For his actions during the battle, in which he was seriously wounded, he was presented the Medal of Honor by President Richard M. Nixon at a White House ceremony on June 15, 1971. Miller retold the story of that day in Vietnam, along with other experiences from his career in the Army Special Forces, in his memoir, Reflections of a Warrior: Six Years as a Green Beret in Vietnam. After receiving the medal, Miller asked to be returned to his unit in Vietnam. During his years (1966-1967, 1968-1972) in Vietnam, he had taken part in many secret operations and raids which included going across the borders of Cambodia and Laos. He left the Republic Vietnam in November 1972.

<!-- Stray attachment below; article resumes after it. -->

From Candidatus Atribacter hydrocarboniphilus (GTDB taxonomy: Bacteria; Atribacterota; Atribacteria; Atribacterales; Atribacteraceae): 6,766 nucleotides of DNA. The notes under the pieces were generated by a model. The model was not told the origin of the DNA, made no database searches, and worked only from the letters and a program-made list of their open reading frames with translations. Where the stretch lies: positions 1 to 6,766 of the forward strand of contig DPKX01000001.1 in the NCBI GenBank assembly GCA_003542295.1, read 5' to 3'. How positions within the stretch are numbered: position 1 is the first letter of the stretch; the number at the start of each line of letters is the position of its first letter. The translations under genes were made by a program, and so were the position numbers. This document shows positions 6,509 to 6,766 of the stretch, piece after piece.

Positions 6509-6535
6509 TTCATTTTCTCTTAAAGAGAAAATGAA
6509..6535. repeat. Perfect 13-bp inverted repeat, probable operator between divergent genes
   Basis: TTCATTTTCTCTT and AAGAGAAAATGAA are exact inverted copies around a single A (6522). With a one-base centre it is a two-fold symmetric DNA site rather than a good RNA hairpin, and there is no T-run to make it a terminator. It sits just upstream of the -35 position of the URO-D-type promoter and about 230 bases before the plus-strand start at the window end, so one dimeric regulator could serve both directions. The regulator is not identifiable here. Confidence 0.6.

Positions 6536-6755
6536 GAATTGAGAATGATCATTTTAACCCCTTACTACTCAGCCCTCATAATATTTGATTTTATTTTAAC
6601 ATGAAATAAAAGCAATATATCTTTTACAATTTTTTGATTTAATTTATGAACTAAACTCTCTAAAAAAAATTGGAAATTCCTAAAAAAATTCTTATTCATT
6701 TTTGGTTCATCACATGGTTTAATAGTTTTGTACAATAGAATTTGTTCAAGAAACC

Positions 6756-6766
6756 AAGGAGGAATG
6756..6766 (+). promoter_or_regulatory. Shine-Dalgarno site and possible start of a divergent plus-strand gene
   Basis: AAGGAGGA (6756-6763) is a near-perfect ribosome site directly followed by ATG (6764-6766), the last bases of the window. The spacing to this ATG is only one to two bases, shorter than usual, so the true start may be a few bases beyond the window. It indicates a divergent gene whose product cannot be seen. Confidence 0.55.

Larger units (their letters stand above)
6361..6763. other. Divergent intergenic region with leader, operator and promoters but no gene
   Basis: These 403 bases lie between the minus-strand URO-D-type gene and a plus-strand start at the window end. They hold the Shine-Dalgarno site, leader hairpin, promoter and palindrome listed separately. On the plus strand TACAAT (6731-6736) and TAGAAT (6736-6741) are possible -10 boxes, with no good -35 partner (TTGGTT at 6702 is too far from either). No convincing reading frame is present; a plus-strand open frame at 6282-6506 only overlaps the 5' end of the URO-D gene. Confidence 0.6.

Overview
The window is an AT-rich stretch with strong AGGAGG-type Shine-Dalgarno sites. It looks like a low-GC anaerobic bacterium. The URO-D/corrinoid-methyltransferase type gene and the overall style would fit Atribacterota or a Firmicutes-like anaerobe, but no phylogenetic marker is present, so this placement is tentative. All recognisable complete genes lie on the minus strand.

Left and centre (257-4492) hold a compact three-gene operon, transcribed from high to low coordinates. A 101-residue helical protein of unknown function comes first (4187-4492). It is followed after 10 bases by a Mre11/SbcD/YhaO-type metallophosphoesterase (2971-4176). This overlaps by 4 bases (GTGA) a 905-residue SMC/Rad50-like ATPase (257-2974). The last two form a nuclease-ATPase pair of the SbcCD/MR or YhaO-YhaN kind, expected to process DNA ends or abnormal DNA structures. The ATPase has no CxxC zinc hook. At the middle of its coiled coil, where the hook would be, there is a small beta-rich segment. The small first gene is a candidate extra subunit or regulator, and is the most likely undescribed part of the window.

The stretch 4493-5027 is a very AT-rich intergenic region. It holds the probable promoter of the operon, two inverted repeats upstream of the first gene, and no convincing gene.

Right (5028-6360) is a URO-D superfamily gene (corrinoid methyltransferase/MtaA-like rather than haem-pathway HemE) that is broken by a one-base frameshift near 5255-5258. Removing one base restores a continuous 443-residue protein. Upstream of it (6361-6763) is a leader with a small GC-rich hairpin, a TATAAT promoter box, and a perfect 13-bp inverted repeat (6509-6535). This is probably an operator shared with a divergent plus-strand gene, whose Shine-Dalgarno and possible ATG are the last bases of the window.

Miller retired from the U.S. Army on December 1, 1992 as a command sergeant major, and joined the Veterans Administration where he worked as a benefits counselor. He died in 2000 at age 55 from cancer and was cremated, with his ashes scattered in New Mexico. Miller was survived by a son, Joshua; a daughter, Danielle; and a brother, Walter, of Palmer, Alaska, who is also a retired command sergeant major of the Army Special Forces. The Franklin D. Miller Trust was established to provide material support for his two children.
Medal of Honor citationEdit
Miller's Medal of Honor citation reads:
Rank and organization: Staff Sergeant, U.S. Army, 5th Special Forces Group, 1st Special Forces
Place and date: Kontum Province, Republic of Vietnam
Entered service at: Albuquerque, New Mexico
Born: 27 January 1945